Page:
Categories: christopher hadnagy, daniel goleman, emotional intelligence, emotional intelligence, it's not all about me, kevin mitnick, lie to me, louder than ten, neurolinguistic programming, Non-violent communication, paul ekman, paul f. kelly, rachel gertz, robin dreeke, situational leadership, social engineering, takedown, the grifters, unmasking the social engineer
Earlier this week we posted a podcast interview between myself and amazing Rachel Gertz from Louder than Ten. Once of the topics we talked about was the idea of providing training in Social Engineer for PMs and Team Leads. For me, this is one of those topics I found my way to on my own, but really wish I had learned more about it earlier in my career. For many PMs, Daniel Goleman’s Emotional Intelligence is a gateway towards the work of people like Dr. Paul Ekman. Once you begin learning how to be aware of and understand the unintentional information being communicated the natural next steps are to figure out what to do with that information and how to make sure the information you put out is what you want it to be. And this is where you’ve crossed over into Social Engineering.
Social Engineering is kind of a touchy subject with some folks. It tends to evoke an almost reflexive response that stems from the idea that a social engineer is an evil person who is out to do us harm. (Think Kevin Mitnick as portrayed in Takedown or Roy from The Grifters.) While there are plenty of people out there in all areas of life that are trying to grift or con their way into out lives and wallets. I would like to offer a different view.
We’re all social engineers.
And if you work in technology, leading projects or teams, you’ve probably already been exposed to things like Emotional Intelligence, Neuro-Linguistic Programming, Non-Violent Communication, Situational Leadership (just to name a few). Developing your abilities in social engineering is a way to enhance or compliment your abilities in each of those areas.
Whether we are interacting with co-workers, our spouse, our children, the airline rep at the customer service counter in an airport full of angry travelers, we’re all trying to get something.
- I want my daughter to remember to stop leaving dirty dishes in the living room.
- I need the developers to start commenting their code.
- I want to get bumped up in the standby list.
- I want to take my wife to dinner at the Indian place instead of the noodle shop.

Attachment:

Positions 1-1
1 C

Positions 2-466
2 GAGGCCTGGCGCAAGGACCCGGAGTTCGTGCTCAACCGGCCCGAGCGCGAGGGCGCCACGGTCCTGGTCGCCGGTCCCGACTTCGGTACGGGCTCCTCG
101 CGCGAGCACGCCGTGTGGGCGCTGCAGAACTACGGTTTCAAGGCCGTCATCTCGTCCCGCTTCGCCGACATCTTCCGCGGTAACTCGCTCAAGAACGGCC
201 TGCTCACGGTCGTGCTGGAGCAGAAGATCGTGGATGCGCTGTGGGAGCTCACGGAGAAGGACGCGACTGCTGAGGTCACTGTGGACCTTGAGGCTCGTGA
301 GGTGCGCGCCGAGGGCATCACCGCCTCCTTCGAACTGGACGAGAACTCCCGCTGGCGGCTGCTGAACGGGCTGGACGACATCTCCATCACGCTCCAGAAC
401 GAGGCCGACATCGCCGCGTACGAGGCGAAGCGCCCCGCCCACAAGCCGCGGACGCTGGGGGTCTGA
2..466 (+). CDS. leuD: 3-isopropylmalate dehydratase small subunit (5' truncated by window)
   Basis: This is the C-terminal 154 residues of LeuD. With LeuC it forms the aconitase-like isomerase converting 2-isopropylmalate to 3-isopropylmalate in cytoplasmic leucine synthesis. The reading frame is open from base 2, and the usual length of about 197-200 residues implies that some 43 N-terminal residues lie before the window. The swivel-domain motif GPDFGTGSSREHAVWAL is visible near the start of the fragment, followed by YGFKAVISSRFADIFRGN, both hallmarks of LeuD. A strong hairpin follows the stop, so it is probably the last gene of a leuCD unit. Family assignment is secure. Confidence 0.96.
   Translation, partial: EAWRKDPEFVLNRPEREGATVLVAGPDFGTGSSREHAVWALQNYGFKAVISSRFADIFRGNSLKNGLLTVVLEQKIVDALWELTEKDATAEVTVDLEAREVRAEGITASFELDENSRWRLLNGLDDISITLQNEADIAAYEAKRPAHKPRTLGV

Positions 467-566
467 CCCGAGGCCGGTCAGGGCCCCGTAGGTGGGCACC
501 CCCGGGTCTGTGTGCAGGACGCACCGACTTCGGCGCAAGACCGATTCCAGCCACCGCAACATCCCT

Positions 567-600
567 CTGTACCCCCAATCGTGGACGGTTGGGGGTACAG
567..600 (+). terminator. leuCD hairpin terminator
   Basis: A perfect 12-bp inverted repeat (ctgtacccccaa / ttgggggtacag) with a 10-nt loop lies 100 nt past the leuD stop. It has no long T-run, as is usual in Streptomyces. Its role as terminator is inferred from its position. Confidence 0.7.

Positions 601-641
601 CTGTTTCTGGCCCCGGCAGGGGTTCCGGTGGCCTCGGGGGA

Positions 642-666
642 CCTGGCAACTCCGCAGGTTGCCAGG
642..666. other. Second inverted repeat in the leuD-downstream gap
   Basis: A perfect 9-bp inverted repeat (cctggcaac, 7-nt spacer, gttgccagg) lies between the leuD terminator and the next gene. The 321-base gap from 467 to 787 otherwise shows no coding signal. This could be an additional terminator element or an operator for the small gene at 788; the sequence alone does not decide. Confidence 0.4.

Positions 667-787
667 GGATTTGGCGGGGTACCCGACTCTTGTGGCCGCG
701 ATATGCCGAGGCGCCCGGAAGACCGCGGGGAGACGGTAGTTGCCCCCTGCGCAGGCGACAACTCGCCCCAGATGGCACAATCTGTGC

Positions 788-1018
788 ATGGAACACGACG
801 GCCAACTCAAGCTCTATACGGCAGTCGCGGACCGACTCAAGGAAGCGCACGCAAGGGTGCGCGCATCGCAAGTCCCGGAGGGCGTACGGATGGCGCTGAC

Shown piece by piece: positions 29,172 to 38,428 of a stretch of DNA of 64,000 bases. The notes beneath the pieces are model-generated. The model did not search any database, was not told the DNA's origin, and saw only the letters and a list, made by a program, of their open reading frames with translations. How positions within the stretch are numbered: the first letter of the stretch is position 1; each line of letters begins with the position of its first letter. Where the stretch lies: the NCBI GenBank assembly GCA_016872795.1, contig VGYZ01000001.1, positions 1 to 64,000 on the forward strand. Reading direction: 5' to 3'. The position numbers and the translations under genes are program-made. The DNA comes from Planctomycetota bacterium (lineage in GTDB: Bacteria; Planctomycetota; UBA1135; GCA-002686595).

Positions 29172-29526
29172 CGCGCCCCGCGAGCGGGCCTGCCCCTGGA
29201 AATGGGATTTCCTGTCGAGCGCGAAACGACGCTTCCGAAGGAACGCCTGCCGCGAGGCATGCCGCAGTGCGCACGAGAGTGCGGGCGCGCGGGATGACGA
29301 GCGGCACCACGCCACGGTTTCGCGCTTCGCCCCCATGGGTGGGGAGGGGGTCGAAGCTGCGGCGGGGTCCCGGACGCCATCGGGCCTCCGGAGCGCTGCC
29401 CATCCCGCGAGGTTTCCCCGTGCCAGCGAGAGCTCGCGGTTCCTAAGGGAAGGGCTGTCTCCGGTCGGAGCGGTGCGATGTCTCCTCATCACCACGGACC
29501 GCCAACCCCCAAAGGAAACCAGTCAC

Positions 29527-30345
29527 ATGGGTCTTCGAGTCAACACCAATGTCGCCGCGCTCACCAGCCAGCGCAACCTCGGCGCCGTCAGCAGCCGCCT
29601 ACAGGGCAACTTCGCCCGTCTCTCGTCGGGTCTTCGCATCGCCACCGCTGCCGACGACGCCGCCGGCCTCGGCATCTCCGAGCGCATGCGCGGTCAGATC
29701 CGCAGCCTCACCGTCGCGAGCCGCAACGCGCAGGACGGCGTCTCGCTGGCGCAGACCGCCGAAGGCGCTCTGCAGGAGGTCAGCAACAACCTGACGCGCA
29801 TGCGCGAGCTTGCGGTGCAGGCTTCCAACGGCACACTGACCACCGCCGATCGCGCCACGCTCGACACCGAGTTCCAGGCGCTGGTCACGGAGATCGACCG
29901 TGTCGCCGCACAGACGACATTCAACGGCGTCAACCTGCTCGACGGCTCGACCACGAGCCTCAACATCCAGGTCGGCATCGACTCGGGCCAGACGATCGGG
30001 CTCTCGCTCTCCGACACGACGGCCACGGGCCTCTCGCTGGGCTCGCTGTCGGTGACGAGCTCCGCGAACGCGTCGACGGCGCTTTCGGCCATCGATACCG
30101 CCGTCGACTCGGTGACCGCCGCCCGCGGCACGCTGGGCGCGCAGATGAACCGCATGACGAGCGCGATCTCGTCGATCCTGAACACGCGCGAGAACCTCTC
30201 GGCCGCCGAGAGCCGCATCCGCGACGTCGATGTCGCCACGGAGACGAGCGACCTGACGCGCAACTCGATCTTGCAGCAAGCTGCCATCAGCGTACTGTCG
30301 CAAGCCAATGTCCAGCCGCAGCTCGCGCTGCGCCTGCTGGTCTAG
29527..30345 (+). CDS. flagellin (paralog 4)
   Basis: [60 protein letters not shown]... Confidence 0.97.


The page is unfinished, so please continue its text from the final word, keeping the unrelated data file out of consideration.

These are all simple things we face every day. Wanting them is neither good, not bad. Whether it is done with conscious intent, we are all trying to bend situations in a way that results in an outcome we desire.
If you are a project manager you probably spend a lot of your time trying to find ways to get people to do things you want them to do, or work the way you want them to work.
If you are a Scrum Master or an Agile Coach, you spend a good part of your day trying to figure out how to get people to want what you want them to want.
Some folks are naturally gifted with this. Some, not so much. The good news is that there are ways to develop your abilities in this area. The challenging part is that building your skills here is going to require learning a bit about a number of topics and finding ways to practice at using them. Developing your knowledge and abilities in this area will help you in two very specific ways:
1. It will enable you to become more mindful of the unintentional or non-verbal communication that is taking place when you interact with or observe others
2. It can enable you to become better at modifying your own verbal and non-verbal output in a way that will sway an interaction more towards your desired outcome.
If the success of the projects we work on hinges on communication (PMBOK 5th Edition Appendix X3.4), then our ability to understand what is being communicated and to manage what we communicate, is our greatest asset. Deepening your understanding of things like micro-expressions, changes in body language, conversational techniques for building rapport can only strengthen your ability to communicate. It helps you unpack the messages sent by others and can help you wrap up the messages you are sending with conscious intent. While it is unlikely you’ll end up like Sherlock or the guy in Lie to Me, simply becoming more mindful of these concepts will give you an edge and help you in your work with teams and individuals. The first step is educating yourself (some great starter resources are listed below). The second step is finding places to actually practice (in a non-career limiting, non-marriage limiting environment). The practice part can be tough - especially when you are just starting, but you’ll want to build skill and confidence before your start trying to use some of your new tools at work.
I spoke about this idea with a colleague at the Agile conference this summer and he expressed great concern that it would teach people to message information in a way that is less honest. That is certainly possible. My hope would be that developing knowledge and skill in these areas, if applied correctly, could help us to understand messages of others more clearly and to be more mindful of the noise we introd
uce into our own signals as we communicate with others.
Here are two books I’ve read recently that I recommend as a great starting place if you are interested in learning more about Social Engineering.
Unmasking the Social Engineer- Christopher Hadnagy (pictured above)
It’s Not All About “Me” - The Top Ten Techniques for Building Rapport with Anyone - Robin Dreeke
Christoper Hadnagy also has a website full of great resources at social-engineer.org